‘Immersive microscopy’, as it is now known, is an area of imaging in which Zeiss in partnership with software developers arivis are currently leading the field (you can learn more here). To get in on the act, the Bioimaging hub at Cardiff School of Biosciences has been developing a VR application of our own for visualisation and manipulation of volume datasets generated by the hub’s various 3D imaging modalities. We anticipate that this technology will have significant relevance not only to imaging research within the school, but also to teaching and science outreach and engagement.

We’ve been using the affordable Oculus Go VR standalone headset and controller in association with the Unreal 4 games engine to create VR environments allowing interaction with our whole range of surface rendered 3D models. These range from microscopic biological samples imaged by confocal or lightsheet microscopy, such as cells or pollen grains, to large, photo-realistic anatomical models generated via photogrammetry.

As proof of principle we’ve developed a working prototype that allows users to manipulate 3D models of pollen grains in virtual space. You can see this in action in the movie above. We’re planning further developments of the system including new virtual 3D environments, different 3D models and object physics, and features such as interactive sample annotation via pop up GUIs. The great thing about VR of course is that we’re limited only by our imagination. To borrow a quote from John Lennnon, if ‘reality leaves a lot to the imagination’ then VR leaves a lot more!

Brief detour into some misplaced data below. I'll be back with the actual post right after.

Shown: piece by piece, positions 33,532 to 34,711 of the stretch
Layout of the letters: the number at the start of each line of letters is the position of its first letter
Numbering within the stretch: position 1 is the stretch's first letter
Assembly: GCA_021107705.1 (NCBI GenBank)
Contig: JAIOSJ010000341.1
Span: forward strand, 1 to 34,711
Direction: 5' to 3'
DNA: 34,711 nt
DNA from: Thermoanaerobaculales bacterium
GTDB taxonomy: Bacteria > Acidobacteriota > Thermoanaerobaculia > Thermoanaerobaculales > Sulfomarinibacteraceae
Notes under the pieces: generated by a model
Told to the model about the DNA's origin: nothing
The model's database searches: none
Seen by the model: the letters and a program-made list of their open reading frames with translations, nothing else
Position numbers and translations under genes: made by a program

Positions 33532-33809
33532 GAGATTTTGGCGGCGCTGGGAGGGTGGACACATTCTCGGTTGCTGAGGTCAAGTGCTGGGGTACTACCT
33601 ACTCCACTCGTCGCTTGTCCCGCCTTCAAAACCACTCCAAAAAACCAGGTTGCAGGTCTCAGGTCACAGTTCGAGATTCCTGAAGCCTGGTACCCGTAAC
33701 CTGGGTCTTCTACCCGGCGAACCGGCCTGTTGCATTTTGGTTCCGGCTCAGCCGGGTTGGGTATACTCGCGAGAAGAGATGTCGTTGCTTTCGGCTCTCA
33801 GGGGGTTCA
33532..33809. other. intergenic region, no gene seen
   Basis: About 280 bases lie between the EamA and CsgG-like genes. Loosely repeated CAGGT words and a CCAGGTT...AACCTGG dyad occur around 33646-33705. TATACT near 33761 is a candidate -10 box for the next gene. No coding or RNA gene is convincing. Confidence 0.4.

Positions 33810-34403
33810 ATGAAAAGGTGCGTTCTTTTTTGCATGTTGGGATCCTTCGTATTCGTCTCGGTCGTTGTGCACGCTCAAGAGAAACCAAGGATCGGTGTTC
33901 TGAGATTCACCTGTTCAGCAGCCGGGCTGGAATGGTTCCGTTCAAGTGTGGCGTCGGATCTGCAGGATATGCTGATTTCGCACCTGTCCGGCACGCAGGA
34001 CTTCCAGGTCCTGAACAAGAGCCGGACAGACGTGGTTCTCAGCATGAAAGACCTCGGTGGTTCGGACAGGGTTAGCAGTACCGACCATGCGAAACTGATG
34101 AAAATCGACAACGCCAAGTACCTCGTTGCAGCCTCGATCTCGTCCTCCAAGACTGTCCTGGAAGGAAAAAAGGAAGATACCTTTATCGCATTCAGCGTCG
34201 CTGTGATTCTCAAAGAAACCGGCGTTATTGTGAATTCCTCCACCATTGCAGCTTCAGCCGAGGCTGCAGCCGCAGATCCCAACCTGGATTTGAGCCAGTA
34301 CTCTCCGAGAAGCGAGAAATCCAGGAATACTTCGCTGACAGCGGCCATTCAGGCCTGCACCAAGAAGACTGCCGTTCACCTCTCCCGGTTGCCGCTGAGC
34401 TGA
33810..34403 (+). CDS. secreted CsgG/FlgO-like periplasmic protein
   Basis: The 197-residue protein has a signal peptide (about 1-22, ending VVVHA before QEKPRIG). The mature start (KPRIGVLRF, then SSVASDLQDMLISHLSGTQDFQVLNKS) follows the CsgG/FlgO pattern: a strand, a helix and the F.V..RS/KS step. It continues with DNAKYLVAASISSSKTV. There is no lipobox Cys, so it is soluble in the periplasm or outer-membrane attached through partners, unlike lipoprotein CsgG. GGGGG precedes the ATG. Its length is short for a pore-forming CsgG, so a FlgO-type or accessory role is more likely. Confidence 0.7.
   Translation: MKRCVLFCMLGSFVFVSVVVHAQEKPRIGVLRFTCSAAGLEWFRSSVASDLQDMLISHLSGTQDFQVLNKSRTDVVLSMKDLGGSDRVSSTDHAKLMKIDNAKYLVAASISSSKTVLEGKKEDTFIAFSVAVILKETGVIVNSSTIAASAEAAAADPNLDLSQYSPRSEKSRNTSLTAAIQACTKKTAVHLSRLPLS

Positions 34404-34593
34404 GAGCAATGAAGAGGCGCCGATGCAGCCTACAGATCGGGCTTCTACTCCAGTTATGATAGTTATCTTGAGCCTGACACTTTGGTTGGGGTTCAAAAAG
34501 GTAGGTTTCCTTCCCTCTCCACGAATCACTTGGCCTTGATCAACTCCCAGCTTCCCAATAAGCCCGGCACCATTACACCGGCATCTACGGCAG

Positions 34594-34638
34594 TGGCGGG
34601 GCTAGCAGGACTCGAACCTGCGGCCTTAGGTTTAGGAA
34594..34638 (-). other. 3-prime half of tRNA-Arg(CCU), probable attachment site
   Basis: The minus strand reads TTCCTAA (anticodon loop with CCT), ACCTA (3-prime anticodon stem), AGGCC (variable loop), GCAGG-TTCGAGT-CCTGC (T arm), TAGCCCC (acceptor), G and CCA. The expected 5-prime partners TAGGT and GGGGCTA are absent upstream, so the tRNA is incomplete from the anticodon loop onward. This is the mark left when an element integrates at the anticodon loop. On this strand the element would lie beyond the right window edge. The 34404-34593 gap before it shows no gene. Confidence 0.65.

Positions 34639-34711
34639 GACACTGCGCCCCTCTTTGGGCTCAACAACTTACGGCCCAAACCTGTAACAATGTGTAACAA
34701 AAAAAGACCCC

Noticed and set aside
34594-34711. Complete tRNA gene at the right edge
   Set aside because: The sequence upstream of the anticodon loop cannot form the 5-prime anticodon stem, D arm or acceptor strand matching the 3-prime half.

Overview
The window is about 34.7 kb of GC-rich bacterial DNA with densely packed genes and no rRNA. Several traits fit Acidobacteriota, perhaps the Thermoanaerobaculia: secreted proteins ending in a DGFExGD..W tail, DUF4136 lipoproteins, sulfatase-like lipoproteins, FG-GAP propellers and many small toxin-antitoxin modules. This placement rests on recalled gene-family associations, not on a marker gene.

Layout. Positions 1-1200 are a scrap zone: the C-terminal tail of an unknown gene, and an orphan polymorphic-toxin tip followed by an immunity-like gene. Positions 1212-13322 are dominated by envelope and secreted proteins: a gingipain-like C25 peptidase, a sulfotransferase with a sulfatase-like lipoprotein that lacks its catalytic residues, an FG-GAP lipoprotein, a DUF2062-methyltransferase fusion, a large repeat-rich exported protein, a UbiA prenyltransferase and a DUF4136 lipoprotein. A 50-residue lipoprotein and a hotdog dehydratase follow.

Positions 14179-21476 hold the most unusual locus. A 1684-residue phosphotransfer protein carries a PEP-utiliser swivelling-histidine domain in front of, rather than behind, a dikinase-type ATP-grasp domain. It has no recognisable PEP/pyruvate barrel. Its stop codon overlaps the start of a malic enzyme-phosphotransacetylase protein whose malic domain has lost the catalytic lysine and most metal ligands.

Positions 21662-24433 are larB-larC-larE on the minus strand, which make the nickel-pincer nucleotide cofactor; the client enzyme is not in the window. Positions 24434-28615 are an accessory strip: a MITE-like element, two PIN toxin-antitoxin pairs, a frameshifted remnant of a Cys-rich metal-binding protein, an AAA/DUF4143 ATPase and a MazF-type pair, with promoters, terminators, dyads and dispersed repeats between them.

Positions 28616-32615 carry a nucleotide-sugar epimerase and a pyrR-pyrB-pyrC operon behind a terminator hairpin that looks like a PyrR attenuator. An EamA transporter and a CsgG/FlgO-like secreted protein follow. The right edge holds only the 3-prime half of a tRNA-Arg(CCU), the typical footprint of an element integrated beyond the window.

*we’ll conveniently ignore his more recent VR-themed sci-fi flick ‘Ready Player One’!


Further reading


IN FOCUS: Standard Operation Procedures (SOP) Repository.

Above: A screenshot of the Bioimaging Hub’s SOP repository

If you wasn’t already aware of the Bioimaging Hub’s SOP repository (N.B. there are shortcuts set up on all of the networked PCs within the facility), then please take a look at your earliest convenience. The database was set up as a wiki to provide Hub users with up to date protocols and tutorials for all of our imaging systems, experimental guidelines for sample preparation, health and safety information in a variety of multimedia formats in one convenient and easily accessible location. It’s still  work in progress and we would welcome any feedback on how the resource could be further developed or improved.

AJH 7.1.19